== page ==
Is Disaster Tourism an Unavoidable Reality?
It's like watching a train wreck. Wherever disaster and devastation strikes, tourists often can't help but to want to see the aftermath for themselves. Whether it is the Hurricane Katrina tours that cropped up in New Orleans, Ground Zero in New York, or tsunami destruction in Asia, the devastation becomes part of experiencing the destination, however morbid that may seem.
The latest such disaster was the deadly Costa Concordia accident off the coast of the Italian island of Giglio, where the ship still remains, partially submerged.
Multiple news outlets have reported that Tuscany tourism officials are encouraging travelers to visit the island as a "gesture of love" to help counter what they fear will be a drop-off in tourism following the incident.
The capsized cruise ship raises the question of whether people will actually want to go to Giglio specifically to see the vessel with their own eyes, an image that has become so vivid to many, and to bare witness to what is in fact a rather rare maritime event.
That people would want to see an event such as this, "I do think it's almost inevitable," said Sharr Prohaska, professor at New York University's Tisch Center for Hospitality and Tourism. "There are so many different types of travelers and there are those that are just curious."
But Prohaska and others in the travel industry believe that while it's inevitable, disaster tourism, or dark tourism as it is also referred to, can be executed tastefully and educationally.
Prohaska added that disaster tourism also raises awareness and often lends directly to voluntourism, whereby people who visit these sites then often want to be part of the solution, help with cleanup and recovery efforts, in part because they have witnessed it firsthand.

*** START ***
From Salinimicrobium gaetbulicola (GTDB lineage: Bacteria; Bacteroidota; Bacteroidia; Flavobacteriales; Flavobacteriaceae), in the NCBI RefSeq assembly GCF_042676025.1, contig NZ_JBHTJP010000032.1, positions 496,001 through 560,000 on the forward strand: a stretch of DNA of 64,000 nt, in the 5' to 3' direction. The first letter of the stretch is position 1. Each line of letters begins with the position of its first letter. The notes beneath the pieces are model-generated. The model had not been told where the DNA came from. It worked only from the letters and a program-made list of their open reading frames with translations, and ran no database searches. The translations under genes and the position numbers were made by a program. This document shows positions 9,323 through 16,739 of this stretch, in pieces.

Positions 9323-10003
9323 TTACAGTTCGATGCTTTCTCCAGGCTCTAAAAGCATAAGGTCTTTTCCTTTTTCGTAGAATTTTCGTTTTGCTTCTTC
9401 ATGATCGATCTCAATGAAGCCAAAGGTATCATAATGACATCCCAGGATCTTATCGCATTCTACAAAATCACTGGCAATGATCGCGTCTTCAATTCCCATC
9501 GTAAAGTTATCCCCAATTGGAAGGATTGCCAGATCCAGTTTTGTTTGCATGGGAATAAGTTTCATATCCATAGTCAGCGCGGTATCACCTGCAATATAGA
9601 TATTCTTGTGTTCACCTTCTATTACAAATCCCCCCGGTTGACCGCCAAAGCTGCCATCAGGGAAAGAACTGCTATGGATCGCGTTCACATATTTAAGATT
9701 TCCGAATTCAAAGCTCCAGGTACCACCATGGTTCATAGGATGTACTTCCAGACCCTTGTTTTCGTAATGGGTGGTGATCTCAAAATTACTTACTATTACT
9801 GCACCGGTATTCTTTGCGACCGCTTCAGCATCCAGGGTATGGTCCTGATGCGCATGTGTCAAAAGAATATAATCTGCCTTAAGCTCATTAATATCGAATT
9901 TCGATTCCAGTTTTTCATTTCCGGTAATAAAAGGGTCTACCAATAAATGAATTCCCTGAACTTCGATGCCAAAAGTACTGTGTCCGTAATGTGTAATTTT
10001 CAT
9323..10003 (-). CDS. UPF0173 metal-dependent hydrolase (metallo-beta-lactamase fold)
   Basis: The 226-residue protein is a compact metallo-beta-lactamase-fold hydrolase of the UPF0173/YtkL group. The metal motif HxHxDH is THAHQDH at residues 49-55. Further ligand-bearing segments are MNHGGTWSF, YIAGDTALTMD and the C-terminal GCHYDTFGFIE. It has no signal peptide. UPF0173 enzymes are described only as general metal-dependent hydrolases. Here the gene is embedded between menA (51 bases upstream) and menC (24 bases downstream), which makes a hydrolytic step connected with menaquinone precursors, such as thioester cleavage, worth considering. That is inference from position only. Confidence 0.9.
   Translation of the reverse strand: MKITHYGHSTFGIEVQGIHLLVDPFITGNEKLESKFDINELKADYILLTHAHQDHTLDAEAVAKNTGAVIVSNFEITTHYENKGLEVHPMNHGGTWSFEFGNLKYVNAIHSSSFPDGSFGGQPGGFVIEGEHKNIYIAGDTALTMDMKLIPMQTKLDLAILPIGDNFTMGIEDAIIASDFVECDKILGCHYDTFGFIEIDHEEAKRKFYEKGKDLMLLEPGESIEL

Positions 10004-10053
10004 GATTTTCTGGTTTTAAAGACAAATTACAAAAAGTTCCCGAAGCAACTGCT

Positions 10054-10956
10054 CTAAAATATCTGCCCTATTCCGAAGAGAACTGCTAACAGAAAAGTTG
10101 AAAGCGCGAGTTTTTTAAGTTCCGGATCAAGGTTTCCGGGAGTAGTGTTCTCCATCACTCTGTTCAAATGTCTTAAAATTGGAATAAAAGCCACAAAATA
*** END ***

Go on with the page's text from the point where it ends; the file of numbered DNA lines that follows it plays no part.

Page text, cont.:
"After Katrina, the tours that happened in the city were controversial because some people thought it was insensitive to have bus tours going through neighborhoods that were devastated," said Kelly Schulz of the New Orleans Convention and Visitors Bureau.
But, "from a tourism standpoint, for us, after Katrina, the tours were a positive thing," she added, noting that the Katrina tours helped bring tourism and tourism dollars back to a city that was very much in need of aid.
"And it also makes people want to help. One of the most positive things after Katrina was the whole voluntourism trend," said Schulz.
What is your take on disaster tourism? Do you think people should be encouraged to visit Giglio to see the Costa Concordia wreckage if they so desire? Do you think that there are sites where disaster tourism is more appropriate than others? Let us know by commenting below.
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